If you’re interested in learning more about color therapy, there are a number of online courses, books and apps available. Here are some resources for helping you get started:

  • Start by taking an online test to identify which chakras are overactive or under-active, and then choose optimal colors that can help you reach “balance.”
  • Try a color therapy app on your phone, which can be used for visualization practices.
  • Kaplan Learning Co. is a good resource for learning about how to integrate color into learning.
  • Refer to this guide for help choosing colors for your home or office depending on their effects.
  • Dive deeper into the effects of colors by exploring books such as “Color Therapy Plain and Simple,” “Color Healing Manual” and “Color Medicine.”

DIY color therapy ideas - Dr. Axe

DIY Color Therapy Ideas

Risks and Side Effects

While color therapy is used by art therapists around the world, overall studies have uncovered a good deal of reliable evidence about if and how colors affect the body physically. As far as Western medicine is concerned, there’s more to learn about the use of color use in health care settings and potentially some problems with the concepts behind color therapy.

One issue regarding color therapy is that colors are individualized experiences and affect people differently. One specific color won’t necessarily be directly associated with one specific mood.

For instance, some people might find blue to be calming while others find it to be saddening. Red and orange may also cause too much excitement and agitation in some settings — however these colors can also help some people process anger.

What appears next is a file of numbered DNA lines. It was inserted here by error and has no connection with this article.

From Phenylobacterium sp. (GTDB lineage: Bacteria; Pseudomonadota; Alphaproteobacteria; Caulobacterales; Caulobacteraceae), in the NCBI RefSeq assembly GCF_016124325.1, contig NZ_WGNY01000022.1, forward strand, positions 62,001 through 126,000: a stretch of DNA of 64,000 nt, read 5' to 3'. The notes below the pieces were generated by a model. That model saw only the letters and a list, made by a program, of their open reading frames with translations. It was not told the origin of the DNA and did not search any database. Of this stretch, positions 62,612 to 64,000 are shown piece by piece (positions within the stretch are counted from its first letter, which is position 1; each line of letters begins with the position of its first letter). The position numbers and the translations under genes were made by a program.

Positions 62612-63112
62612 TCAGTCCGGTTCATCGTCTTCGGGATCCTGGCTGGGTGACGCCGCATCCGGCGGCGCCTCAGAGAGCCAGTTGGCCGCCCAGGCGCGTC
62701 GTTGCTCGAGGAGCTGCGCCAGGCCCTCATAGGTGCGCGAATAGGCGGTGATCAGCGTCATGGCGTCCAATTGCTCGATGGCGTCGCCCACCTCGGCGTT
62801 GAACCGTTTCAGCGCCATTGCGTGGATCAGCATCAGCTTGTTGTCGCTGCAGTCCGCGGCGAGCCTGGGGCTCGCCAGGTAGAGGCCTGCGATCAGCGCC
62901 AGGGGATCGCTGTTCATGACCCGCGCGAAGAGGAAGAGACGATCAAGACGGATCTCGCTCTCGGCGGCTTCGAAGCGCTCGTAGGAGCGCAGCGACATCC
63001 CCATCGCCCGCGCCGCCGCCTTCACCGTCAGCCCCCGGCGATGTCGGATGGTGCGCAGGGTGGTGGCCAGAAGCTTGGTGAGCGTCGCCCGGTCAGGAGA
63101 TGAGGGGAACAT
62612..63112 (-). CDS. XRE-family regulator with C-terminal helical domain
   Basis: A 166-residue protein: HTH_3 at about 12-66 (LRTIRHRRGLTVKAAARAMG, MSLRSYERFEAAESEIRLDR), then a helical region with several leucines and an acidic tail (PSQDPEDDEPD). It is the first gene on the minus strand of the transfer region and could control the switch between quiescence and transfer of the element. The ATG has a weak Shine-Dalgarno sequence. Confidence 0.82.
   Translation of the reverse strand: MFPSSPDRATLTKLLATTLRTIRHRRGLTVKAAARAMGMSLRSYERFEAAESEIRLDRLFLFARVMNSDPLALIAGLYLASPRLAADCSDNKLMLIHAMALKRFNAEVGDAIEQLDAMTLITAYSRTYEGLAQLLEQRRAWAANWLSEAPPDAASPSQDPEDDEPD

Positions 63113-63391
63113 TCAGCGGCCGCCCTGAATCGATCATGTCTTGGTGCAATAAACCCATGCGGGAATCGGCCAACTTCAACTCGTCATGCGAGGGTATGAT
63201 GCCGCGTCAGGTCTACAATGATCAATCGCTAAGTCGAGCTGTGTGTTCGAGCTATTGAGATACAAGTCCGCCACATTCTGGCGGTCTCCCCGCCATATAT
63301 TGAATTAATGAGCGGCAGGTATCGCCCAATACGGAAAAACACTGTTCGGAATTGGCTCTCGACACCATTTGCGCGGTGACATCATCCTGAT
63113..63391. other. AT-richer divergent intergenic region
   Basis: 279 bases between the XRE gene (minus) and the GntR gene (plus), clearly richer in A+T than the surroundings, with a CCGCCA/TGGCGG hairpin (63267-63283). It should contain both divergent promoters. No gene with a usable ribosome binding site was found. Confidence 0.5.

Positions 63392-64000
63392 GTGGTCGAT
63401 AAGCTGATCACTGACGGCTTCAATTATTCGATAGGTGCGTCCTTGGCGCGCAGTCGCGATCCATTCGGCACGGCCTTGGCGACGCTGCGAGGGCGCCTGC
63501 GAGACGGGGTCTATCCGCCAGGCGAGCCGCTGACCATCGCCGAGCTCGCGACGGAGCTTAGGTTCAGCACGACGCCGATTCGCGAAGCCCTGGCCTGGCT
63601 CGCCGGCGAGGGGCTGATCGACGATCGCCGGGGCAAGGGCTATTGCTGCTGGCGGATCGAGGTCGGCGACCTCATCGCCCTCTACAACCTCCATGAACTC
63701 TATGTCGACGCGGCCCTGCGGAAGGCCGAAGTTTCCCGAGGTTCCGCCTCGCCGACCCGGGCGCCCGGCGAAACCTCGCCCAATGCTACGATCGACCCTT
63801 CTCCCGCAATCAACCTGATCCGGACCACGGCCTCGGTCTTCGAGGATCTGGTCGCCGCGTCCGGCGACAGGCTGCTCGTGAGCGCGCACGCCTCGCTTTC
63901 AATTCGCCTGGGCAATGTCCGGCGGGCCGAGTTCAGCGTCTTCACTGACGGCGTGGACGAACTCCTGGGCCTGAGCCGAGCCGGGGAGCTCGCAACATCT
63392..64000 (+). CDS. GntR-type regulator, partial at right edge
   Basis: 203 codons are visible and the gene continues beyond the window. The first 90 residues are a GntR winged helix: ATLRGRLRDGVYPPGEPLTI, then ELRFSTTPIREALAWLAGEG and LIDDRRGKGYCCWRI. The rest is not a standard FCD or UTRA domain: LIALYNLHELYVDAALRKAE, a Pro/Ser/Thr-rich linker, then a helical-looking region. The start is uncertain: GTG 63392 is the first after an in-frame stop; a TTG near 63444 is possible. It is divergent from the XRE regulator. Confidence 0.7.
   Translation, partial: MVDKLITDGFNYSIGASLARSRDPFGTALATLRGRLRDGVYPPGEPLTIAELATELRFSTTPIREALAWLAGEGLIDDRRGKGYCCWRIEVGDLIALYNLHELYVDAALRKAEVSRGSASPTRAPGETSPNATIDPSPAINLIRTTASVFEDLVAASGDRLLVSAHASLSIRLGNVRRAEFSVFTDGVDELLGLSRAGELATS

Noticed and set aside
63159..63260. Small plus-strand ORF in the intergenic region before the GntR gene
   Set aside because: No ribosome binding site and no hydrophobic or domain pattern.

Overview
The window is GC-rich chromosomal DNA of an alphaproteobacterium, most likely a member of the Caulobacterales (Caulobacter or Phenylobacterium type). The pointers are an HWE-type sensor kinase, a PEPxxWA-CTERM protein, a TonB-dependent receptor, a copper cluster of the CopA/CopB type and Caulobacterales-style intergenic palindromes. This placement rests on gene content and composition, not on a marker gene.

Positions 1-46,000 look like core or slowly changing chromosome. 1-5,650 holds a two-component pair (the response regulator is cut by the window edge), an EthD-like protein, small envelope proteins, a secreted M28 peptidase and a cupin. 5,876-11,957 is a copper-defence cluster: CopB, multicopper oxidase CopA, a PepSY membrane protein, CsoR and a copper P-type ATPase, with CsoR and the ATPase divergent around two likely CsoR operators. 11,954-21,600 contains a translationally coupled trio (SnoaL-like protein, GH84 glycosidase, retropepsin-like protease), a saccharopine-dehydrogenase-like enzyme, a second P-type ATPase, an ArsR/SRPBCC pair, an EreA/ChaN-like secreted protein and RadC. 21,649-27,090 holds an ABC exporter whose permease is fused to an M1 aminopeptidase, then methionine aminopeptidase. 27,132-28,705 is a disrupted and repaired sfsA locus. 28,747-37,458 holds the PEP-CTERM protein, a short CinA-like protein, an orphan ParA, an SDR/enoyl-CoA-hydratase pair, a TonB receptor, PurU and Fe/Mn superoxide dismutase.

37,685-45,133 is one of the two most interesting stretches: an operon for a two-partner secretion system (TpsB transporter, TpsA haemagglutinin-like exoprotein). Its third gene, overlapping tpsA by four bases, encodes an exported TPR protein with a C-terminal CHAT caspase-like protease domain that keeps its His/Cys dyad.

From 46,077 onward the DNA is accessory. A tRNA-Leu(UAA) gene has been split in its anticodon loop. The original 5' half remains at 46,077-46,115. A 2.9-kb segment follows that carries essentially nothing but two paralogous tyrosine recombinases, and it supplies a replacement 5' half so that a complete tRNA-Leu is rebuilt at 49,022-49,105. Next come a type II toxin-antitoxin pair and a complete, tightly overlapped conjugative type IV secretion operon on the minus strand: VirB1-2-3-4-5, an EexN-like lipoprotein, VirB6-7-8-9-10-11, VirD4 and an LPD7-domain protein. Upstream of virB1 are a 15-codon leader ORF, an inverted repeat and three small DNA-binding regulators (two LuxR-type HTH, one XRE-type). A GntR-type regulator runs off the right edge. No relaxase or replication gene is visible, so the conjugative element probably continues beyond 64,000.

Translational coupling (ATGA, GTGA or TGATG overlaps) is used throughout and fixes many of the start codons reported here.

If you’re interested in using the effects of colors to manage mental health problems, it’s best to work with a trained practitioner at first. Then you can continue to explore the impact of colors using things like color therapy glasses, apps, books and art.

Conclusion

  • Color therapy, also sometimes called chromotherapy, is an alternative remedy and form of art therapy that utilizes color and light to treat physical and mental health conditions.
  • Different colors have different affects on your mood, energy, motivation, appetite, sleep and more. For example, warm colors are usually more stimulating while cooler warms are more calming.
  • The application of color and light can help treat issues such as depression, lethargy, insomnia, anxiety, lack of focus and stifled creativity.
  • How can you do color therapy at home? Try wearing color therapy glasses for about 30 minutes daily, using color as part of art therapy, exposing yourself to more sunlight, adding plants and colors to your home/office, or utilizing a color therapy app for help with visualization exercises.
 

This article was originally published by Dr. Axe